Printed from:

Welcome to Columbia Magazine  

KY Afield Outdoors: Reservoir smallmouth don't mind cold fronts

This is the fifth installment of a series of articles titled "Fall Fishing Festival" profiling the productive fishing on Kentucky's lakes, rivers and streams in fall.
Click title for complete article with photo(s).

By: Lee McClellan

FRANKFORT, KY - A look at the surface of Lake Cumberland right after dawn reveals a big, calm lake. Although the old Cumberland River now lies under at least 100 feet of water throughout most of the lake, the old river is still churning.

Water quickly finds weakness as anyone with a leaky basement can attest. The water in that long flooded river channel wiggled and shimmied through the porous rock at the base of Wolf Creek Dam for decades, necessitating a drawdown and repair beginning in 2007 and ended last year.

During the drawdown, saplings, bushes and other vegetation sprouted on the former lake bottom. This vegetation is now submerged, providing habitat for young sport fish, food for baitfish and ambush cover for predator fish such as the burgeoning population of smallmouth bass in the lake.

Bruce Johnson, of Richmond, grew up fishing and exploring Lake Cumberland from the back of his grandfather's farm along the West Fork of Indian Creek. Last Saturday near Conley Bottom, he caught a 22-inch smallmouth bass, his largest ever.

"We were fishing live shiners on the bottom on a gently sloping bank with cover," Johnson said. "The bank had saplings on it from when the lake was down. The fish was really fat, it had gorged on shad."

John Williams, southeastern fishery district biologist for the Kentucky Department of Fish and Wildlife Resources, said the lake now holds more smallmouths longer than 20 inches, the minimum length to qualify in Kentucky Fish and Wildlife's Trophy Fish Program.

"The drawdown put the smallmouths in close approximation with the baitfish," Williams explained. "They are in excellent condition now. I predict a boom for all black bass in the next few years in the lake."

Fall, winter and early spring are the best times to fish Lake Cumberland or any of Kentucky's other world class smallmouth lakes such as Laurel River Lake and Dale Hollow Lake. Some of the largest specimens in the world swim in these lakes.

Although Dale Hollow is one of the crown jewels of the smallmouth world, Williams said he would choose Laurel River Lake for smallmouth larger than 6 pounds. "We hear increasing reports of smallmouths in the 7-pound range coming from Laurel," he said. "It seems to improve each year."

Sloping banks, like the one that produced Johnson's fish, are the places to fish now with water temperatures on these lakes hovering around 60 degrees. Live alewives, shad or shiners bottom fished on a slip sinker rig with a 1/0 circle hook work well. Shiners rigged through the nose on a size 1 octopus style hook and cast onto these banks produces many fish. Place two BB-sized split shots about 18 inches above the hook.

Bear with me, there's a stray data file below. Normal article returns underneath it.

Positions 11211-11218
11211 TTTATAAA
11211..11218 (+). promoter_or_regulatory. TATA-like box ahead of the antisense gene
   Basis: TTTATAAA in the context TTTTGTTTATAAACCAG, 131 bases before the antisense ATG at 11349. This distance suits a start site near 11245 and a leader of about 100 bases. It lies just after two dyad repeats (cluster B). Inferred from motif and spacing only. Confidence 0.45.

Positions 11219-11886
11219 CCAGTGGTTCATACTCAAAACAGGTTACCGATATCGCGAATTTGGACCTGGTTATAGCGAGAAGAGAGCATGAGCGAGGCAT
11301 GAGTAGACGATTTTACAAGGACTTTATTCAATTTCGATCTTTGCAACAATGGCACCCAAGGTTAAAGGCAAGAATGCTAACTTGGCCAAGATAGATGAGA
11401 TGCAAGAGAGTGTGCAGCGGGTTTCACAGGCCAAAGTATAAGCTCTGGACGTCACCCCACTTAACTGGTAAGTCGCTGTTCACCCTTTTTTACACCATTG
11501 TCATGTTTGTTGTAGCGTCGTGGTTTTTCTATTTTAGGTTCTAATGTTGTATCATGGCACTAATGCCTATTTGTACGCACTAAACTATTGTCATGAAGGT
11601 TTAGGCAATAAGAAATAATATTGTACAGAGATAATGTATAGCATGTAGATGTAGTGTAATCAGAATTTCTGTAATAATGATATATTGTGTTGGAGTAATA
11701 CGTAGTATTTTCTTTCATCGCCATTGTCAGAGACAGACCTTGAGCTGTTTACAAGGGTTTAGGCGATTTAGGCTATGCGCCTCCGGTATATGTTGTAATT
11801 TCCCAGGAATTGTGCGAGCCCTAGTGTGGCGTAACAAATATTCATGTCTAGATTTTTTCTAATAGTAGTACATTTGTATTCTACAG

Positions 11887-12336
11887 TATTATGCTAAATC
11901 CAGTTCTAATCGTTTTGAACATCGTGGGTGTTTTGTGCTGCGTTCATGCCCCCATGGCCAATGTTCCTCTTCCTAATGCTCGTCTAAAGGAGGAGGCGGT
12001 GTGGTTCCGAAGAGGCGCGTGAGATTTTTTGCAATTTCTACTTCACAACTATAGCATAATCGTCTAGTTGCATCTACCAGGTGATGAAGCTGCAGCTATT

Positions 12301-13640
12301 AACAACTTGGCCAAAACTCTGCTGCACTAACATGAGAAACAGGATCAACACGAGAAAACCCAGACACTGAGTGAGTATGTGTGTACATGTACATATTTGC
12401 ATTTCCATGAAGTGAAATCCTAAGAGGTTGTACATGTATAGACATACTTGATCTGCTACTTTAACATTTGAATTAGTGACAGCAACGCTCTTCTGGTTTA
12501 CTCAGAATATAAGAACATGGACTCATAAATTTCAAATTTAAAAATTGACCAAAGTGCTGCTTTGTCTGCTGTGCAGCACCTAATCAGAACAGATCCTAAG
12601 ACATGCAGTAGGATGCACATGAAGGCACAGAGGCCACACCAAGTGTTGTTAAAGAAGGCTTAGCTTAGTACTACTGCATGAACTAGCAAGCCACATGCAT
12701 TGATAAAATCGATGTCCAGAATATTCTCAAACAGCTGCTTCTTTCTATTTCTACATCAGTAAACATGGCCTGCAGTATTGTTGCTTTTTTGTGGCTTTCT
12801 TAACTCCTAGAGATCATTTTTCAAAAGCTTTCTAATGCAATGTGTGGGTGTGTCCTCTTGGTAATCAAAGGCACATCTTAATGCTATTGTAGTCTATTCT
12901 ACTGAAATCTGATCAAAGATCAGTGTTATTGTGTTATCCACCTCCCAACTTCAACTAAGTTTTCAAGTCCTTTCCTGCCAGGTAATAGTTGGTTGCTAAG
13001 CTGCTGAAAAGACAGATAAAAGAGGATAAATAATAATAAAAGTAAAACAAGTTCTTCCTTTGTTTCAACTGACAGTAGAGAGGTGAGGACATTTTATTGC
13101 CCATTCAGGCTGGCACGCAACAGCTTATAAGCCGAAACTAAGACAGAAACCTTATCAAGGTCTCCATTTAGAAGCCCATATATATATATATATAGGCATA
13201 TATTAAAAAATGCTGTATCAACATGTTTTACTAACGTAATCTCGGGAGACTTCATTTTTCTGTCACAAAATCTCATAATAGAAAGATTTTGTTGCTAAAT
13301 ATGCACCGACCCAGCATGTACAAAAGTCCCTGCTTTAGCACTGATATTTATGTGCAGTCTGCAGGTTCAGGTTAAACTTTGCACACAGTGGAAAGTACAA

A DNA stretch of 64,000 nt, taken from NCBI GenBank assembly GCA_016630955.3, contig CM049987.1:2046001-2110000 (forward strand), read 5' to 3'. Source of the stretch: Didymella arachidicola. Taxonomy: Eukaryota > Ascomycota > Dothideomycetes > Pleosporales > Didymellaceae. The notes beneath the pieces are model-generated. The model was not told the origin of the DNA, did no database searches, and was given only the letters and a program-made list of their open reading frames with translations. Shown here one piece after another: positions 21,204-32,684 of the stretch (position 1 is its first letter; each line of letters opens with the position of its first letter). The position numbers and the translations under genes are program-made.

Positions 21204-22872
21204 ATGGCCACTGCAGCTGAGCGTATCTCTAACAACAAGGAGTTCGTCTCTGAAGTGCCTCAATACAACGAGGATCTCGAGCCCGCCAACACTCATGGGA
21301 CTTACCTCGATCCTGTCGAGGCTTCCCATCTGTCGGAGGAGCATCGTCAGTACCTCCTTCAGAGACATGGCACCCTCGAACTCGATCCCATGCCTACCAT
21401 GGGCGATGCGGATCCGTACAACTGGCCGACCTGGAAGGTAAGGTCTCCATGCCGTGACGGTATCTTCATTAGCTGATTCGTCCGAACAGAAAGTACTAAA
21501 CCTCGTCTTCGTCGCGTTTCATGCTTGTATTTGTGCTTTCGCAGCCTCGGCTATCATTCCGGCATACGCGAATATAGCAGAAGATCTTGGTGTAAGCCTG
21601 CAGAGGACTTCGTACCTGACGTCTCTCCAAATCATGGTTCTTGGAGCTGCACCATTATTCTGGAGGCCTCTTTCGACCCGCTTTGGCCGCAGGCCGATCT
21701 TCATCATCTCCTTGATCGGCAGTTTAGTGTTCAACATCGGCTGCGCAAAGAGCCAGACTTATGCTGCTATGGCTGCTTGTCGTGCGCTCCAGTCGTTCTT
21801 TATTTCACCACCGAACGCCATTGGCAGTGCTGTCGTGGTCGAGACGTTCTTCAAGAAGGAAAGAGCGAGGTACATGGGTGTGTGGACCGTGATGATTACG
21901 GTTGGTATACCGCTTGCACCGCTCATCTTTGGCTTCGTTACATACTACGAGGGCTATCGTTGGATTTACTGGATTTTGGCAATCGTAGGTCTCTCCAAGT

Circle hooks are fine for still fishing, but for casting live bait, the octopus style hook works much better.

Long sloping points also hold big smallmouth bass in fall and winter on these lakes. Trophy smallmouth suspend over these points, waiting for schools of shad or alewives to cruise by and provide dinner. A 3-inch pearl Slider grub fished hook exposed on a

This story was posted on 2014-11-13 17:33:30
Printable: this page is now automatically formatted for printing.
Have comments or corrections for this story? Use our contact form and let us know.

To sponsor news and features on ColumbiaMagazine, please use our contact form.

Kentucky Afield Outdoors: Bruce Johnson's 22-inch Smallmouth Bass

2014-11-13 - Lake Cumberland - Photo by Lee McClellan. Bruce Johnson of Richmond holds a 22-inch smallmouth he caught last Saturday near Conley Bottom on Lake Cumberland. The cold winds of this past week usher in the reservoir smallmouth bass fishing season on Kentucky's world class smallmouth waters. Lake Cumberland, Laurel River Lake and Dale Hollow Lake hold some of largest smallmouth bass in the world.
Read More... | Comments? | Click here to share, print, or bookmark this photo.


Quick Links to Popular Features content is available as an RSS/XML feed for your RSS reader or other news aggregator.
Use the following link:

Contact us: Columbia Magazine and are published by D'Zine, Ltd., PO Box 906, Columbia, KY 42728.
Phone: 270-250-2730 Fax: 270-751-0401

Please use our contact page, or send questions about technical issues with this site to All logos and trademarks used on this site are property of their respective owners. All comments remain the property and responsibility of their posters, all articles and photos remain the property of their creators, and all the rest is copyright 1995-Present by Columbia! Magazine and D'Zine, Ltd. Privacy policy: use of this site requires no sharing of information. Voluntarily shared information may be published and made available to the public on this site and/or stored electronically. Anonymous submissions will be subject to additional verification. Cookies are not required to use our site. However, if you have cookies enabled in your web browser, some of our advertisers may use cookies for interest-based advertising across multiple domains. For more information about third-party advertising, visit the NAI web privacy site.